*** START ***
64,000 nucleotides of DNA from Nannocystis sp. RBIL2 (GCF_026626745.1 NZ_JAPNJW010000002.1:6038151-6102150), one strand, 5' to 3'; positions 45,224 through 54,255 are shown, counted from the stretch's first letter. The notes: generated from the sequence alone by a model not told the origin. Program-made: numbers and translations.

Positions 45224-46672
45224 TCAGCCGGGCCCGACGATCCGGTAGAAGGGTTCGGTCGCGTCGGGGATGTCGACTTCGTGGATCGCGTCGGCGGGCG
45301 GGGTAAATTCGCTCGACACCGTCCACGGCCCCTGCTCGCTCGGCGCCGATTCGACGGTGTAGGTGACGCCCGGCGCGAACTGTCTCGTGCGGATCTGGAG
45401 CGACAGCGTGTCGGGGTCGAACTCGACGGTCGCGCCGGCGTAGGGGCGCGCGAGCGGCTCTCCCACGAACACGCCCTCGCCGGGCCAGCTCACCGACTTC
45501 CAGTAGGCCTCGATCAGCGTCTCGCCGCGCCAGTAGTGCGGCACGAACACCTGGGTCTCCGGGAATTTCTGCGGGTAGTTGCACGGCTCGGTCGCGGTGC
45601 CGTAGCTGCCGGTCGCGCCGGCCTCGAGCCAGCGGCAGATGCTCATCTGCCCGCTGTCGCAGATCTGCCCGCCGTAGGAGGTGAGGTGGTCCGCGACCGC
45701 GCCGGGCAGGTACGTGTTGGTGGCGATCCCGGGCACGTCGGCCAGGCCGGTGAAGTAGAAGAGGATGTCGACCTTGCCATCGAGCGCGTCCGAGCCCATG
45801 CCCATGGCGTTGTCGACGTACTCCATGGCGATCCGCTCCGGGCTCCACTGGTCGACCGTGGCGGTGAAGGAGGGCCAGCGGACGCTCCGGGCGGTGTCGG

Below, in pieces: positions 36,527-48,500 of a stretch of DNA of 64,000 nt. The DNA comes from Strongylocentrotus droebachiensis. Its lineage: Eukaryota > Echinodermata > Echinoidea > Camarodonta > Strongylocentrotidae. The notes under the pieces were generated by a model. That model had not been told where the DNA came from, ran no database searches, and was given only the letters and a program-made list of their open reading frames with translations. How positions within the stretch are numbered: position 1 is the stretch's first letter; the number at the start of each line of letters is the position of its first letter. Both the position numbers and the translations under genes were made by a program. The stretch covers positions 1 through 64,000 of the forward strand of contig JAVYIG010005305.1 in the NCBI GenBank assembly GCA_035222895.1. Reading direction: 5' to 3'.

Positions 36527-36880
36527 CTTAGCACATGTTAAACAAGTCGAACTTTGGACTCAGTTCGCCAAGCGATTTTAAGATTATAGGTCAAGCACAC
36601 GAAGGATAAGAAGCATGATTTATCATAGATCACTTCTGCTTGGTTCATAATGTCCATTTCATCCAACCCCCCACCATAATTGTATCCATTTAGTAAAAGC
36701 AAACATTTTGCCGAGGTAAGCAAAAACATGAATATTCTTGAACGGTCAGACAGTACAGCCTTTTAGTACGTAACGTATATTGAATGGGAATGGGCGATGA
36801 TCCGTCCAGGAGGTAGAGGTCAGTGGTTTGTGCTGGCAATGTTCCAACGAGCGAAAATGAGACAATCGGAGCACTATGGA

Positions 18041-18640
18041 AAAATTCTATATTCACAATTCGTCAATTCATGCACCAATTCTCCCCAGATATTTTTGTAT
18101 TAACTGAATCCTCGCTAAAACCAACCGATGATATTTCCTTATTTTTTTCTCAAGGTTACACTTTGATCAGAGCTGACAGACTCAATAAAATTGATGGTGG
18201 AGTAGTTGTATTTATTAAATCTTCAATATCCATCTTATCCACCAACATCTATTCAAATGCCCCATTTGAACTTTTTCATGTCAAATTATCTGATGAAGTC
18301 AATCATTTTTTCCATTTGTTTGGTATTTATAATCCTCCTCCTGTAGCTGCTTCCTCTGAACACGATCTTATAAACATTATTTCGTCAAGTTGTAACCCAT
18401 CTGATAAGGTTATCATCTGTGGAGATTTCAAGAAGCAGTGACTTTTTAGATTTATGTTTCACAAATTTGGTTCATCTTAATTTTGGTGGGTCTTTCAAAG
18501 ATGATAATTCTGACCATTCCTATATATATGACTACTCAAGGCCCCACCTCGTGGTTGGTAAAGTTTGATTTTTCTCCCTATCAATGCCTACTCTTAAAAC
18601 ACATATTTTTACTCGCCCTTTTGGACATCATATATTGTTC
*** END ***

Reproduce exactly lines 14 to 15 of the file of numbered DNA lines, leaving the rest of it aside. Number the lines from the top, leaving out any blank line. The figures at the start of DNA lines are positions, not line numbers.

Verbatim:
36701 AAACATTTTGCCGAGGTAAGCAAAAACATGAATATTCTTGAACGGTCAGACAGTACAGCCTTTTAGTACGTAACGTATATTGAATGGGAATGGGCGATGA
36801 TCCGTCCAGGAGGTAGAGGTCAGTGGTTTGTGCTGGCAATGTTCCAACGAGCGAAAATGAGACAATCGGAGCACTATGGA